to belong. Does that make sense?
L: Yes, I think I see what you are saying.
B: Which makes it okay all the way around.
L: It served a purpose to serve.
B: Absolutely. And it certainly did a lot of good things for the town.
L: Tell me what happened. Did you accept your invitation?
B: I accepted my invitation. I considered not accepting it, because at that time I
was going to be president of two organizations that year, so I decided that I
would not accept it. But I ended up accepting it anyway.
L: What else were you involved in at that time?
B: I was president of the Junior Women's Club and the Medical Auxiliary.
L: You were a busy lady.
B: Yes, and I just felt like that was not the thing to do. It sounds like I am, but I
really am not a joiner. I do not join anything that I cannot give my time to and do
what needs to be done, which is why I decided not to do that. But some friends
of mine said I needed to.
L: They convinced you?
L: After you did accept your invitation, what happened within the group? What did
you do within the group?
B: Well, I spent most of my service time in the well-baby clinic down at Alachua
General Hospital. That was a real education. We kept it open every morning.
L: So it was running five days a week at that time?
B: Yes, if I remember correctly. I think it was, and I think that is one of the reasons
why we needed to give it up: it took so many man-hours. There were at least
two league members down there one to take histories and one to help the
doctor. It was in the old section of Alachua General [which has been torn down],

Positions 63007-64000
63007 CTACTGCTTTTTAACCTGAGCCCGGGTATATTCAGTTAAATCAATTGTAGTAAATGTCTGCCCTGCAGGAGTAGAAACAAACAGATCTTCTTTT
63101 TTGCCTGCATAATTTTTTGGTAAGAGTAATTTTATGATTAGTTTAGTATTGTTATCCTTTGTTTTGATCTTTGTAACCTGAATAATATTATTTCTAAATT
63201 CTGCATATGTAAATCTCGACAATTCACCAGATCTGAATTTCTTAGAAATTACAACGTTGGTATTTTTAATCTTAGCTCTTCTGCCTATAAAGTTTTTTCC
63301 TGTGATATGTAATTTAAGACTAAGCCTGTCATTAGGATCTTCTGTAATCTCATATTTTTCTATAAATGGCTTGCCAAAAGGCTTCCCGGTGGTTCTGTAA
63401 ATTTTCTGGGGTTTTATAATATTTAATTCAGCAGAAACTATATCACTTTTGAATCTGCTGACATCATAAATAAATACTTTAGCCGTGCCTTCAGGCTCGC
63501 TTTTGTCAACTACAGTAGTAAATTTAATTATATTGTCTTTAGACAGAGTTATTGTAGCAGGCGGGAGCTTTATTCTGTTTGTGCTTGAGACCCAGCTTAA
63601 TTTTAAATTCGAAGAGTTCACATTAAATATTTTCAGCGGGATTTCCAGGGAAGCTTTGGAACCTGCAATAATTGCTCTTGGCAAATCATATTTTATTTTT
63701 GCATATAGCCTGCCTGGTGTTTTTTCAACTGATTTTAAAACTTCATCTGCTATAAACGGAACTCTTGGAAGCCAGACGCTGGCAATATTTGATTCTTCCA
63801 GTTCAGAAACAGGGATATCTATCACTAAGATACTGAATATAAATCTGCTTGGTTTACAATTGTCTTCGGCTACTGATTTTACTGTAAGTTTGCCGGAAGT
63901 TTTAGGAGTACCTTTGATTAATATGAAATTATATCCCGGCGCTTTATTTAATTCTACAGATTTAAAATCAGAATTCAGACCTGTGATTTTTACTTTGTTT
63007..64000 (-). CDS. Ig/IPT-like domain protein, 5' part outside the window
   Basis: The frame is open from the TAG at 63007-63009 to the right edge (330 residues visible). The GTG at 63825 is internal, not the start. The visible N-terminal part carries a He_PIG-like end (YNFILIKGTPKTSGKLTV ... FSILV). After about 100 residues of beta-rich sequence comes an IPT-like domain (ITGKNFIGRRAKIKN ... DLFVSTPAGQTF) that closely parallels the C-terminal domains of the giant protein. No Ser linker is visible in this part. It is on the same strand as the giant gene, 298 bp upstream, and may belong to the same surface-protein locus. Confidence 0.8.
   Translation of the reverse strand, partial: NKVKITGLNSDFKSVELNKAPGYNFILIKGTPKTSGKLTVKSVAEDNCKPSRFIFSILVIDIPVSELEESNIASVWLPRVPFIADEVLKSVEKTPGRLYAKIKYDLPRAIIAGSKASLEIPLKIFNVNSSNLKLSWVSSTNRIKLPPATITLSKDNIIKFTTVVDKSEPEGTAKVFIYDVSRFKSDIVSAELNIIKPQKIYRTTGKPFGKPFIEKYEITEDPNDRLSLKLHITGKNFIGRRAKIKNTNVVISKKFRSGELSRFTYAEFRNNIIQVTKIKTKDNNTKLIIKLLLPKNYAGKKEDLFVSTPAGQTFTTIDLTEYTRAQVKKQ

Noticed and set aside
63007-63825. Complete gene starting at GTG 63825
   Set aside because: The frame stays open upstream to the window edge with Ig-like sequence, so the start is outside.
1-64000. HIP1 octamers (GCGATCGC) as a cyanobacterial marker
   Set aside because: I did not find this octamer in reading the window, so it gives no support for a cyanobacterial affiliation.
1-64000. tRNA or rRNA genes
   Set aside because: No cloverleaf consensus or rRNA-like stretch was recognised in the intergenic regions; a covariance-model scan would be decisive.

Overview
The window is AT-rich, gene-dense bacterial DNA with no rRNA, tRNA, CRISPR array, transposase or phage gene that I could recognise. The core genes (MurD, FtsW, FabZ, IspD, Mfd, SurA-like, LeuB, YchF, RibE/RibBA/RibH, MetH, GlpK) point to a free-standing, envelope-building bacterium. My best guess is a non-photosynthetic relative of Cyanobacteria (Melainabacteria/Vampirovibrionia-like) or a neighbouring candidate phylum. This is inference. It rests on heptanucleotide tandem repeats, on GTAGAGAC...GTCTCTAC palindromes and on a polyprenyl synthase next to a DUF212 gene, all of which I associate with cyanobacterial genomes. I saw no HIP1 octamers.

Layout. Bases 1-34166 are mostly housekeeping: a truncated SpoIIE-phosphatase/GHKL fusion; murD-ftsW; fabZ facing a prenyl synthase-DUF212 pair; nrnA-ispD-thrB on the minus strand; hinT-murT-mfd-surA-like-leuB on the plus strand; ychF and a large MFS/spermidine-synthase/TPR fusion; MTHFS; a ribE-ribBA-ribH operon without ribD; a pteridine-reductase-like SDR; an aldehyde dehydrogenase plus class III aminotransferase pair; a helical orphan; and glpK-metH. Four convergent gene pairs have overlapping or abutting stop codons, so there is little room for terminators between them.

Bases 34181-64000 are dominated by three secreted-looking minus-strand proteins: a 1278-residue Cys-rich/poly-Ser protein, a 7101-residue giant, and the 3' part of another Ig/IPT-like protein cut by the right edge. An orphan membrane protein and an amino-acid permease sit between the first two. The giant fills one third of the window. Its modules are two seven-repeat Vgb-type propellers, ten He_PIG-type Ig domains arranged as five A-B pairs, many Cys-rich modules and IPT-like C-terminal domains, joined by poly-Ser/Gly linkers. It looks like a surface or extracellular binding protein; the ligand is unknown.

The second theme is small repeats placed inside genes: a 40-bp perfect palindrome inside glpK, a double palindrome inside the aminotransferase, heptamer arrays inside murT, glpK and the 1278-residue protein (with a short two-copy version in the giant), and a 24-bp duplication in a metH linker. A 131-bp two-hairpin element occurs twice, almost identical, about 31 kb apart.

and the clinic saw a tremendous number of people. Of course, they were
indigent, so it was a real needed service.
L: Was it staffed by doctors who contributed their time?
L: How did you decide who was eligible to receive care in these clinics?
B: It was a monetary thing. I do not remember the details, but it was based on
need, on the amount of money made and the number in the family. I recall,
many times when we talked about things like this, a lady's coming in there whose
husband was out of work [because of sickness], and they had ten children.
They had never asked for any money from anybody. They made too much
money to be eligible I do not remember the whole thing but she did not
qualify. Here was a lady who needed help right now, and next month she
probably would not. One of her children was sick, and she would not go [to a
doctor because she could not pay him]. She said, "You have to see him. I do
not know where else to go." I have thought about that so many times, because
she was destitute just while her husband was sick. Anyway, my husband was
working at the clinic that day, and we saw her.
L: I was going to ask you what happened.
B: He was on that day, and we saw her after hours, so there was no conflict.
L: Who set up the requirements for the income level, and did the league women do
the investigating to determine who was eligible?
B: I am not sure who set up the primary objectives, but it came through the welfare
department some way. They were the ones that were responsible to set the
guidelines, as best I can remember. They set the guidelines as to who was
indigent and who was not indigent. But you can be very poor one month and not
be very poor the next month, I suppose, if you use up your income each month.
The guidelines were set up by them, and we had a file. Once the guideline was
set up and you were eligible, then periodically you were screened. We had